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European perceptions, America's 'greater Middle East'

Volker Perthes

Following the divisions over the Iraq war between the United States and some of its key European allies as well as within the European Union actors on both sides of the Atlantic have been trying to heal the wounds and better prepare themselves for future challenges that may come up. On the European side, where the split over Iraq was seen as a real threat to the perspective of political integration, the EU has made an effort to unify its perception of international and European security in its European Security Strategy, adopted by the EU's heads of state and government in December 2003. At the same time, a quieter debate on how to deal with threats in the world is being conducted between the United States and Europe in transatlantic fora such as, among others, NATO and the G8.

The European Security Strategy describes the risks and threats which Europe perceives as emanating from its geopolitical environment. Five "key threats" are defined, namely terrorism, the proliferation of weapons of mass destruction, regional conflicts, state failure and organized crime, including drug smuggling, illegal migration and trafficking in human beings. It is noticeable that many of these risks and challenges emanate from, or are in one way or other, a feature of Europe's southern neighborhood i.e. the Middle East. The strategy points to the Middle East explicitly in its dealing with proliferation and regional conflicts.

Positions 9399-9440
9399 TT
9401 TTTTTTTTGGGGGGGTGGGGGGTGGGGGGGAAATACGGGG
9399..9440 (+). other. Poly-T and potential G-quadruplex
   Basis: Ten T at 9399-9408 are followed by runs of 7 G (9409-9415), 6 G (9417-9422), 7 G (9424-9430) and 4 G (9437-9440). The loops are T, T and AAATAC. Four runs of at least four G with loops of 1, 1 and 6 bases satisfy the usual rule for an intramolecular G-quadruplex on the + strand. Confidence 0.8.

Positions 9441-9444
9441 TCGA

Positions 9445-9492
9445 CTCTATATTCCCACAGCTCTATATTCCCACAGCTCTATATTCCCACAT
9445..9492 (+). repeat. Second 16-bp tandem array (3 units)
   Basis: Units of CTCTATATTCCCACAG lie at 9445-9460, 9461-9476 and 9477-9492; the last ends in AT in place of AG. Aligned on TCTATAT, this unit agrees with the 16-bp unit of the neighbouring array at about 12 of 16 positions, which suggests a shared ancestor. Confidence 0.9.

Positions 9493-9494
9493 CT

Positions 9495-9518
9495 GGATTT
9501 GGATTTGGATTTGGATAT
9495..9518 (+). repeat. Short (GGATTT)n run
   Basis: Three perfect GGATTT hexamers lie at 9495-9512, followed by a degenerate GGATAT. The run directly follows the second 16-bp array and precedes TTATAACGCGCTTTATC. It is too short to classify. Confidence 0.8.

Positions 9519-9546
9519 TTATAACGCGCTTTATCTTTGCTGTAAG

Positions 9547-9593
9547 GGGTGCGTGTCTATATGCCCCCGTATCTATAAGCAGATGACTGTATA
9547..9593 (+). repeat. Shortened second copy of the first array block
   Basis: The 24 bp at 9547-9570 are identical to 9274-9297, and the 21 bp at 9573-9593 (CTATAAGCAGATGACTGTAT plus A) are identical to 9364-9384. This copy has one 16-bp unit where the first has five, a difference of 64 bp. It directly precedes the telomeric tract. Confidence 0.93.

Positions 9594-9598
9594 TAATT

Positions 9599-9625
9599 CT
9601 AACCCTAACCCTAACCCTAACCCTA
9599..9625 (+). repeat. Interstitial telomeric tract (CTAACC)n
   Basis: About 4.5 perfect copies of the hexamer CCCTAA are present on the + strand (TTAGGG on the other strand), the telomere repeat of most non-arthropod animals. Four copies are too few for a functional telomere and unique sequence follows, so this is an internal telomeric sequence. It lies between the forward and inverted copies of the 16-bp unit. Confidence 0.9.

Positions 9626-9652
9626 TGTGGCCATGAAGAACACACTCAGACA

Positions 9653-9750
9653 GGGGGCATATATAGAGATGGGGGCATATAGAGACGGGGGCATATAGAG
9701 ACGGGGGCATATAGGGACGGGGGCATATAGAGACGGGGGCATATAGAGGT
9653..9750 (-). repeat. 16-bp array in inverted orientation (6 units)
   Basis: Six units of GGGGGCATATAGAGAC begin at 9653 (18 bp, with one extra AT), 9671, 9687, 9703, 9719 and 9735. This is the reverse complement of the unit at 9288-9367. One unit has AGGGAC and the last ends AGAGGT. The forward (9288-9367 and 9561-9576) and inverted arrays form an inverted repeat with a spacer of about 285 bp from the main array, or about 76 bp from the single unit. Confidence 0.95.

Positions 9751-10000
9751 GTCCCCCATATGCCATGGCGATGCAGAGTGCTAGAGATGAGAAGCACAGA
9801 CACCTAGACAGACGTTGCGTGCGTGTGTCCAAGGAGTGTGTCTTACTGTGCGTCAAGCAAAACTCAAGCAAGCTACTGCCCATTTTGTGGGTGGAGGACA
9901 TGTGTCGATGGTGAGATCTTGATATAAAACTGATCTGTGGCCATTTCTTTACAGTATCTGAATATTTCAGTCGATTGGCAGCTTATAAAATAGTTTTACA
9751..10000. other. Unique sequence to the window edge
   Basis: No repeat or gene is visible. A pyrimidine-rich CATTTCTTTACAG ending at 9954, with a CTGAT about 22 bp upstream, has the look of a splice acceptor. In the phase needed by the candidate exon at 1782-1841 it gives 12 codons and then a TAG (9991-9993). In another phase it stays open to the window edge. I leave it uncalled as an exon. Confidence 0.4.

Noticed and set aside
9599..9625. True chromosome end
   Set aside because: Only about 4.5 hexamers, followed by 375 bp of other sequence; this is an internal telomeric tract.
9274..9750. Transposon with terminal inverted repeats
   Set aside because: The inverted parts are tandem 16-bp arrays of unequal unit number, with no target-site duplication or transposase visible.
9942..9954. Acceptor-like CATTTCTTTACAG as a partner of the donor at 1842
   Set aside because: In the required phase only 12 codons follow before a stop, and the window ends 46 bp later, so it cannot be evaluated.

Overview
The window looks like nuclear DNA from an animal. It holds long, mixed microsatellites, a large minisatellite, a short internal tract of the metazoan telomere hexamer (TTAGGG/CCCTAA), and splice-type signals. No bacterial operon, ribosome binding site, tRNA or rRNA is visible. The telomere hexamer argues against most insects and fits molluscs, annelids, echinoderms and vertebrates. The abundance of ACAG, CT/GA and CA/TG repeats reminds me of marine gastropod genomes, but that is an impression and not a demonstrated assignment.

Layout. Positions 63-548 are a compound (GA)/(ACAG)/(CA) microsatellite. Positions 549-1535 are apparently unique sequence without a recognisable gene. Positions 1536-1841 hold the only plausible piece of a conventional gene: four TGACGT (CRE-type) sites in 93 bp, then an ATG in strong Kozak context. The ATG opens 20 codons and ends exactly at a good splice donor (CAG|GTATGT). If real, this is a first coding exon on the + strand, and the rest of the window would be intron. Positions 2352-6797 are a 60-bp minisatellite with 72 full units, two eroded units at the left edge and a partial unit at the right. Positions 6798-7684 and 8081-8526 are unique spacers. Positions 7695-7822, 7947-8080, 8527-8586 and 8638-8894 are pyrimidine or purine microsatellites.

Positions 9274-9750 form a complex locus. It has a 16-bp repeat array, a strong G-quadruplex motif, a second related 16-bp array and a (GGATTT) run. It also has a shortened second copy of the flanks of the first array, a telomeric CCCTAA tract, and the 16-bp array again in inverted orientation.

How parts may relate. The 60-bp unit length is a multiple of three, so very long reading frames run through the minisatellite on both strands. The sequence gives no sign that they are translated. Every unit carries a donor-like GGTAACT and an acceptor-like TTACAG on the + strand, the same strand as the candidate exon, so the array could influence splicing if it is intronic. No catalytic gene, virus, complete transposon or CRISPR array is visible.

Somalia and Afghanistan are mentioned as examples for state failure; and many European policy-makers are fearful that the American-led occupation of Iraq will not actually bring about a stable and democratic new Iraq, but another "failed," disintegrating state. Speaking of terrorism, the paper mentions that this phenomenon has recently been mostly linked to "violent religious extremism."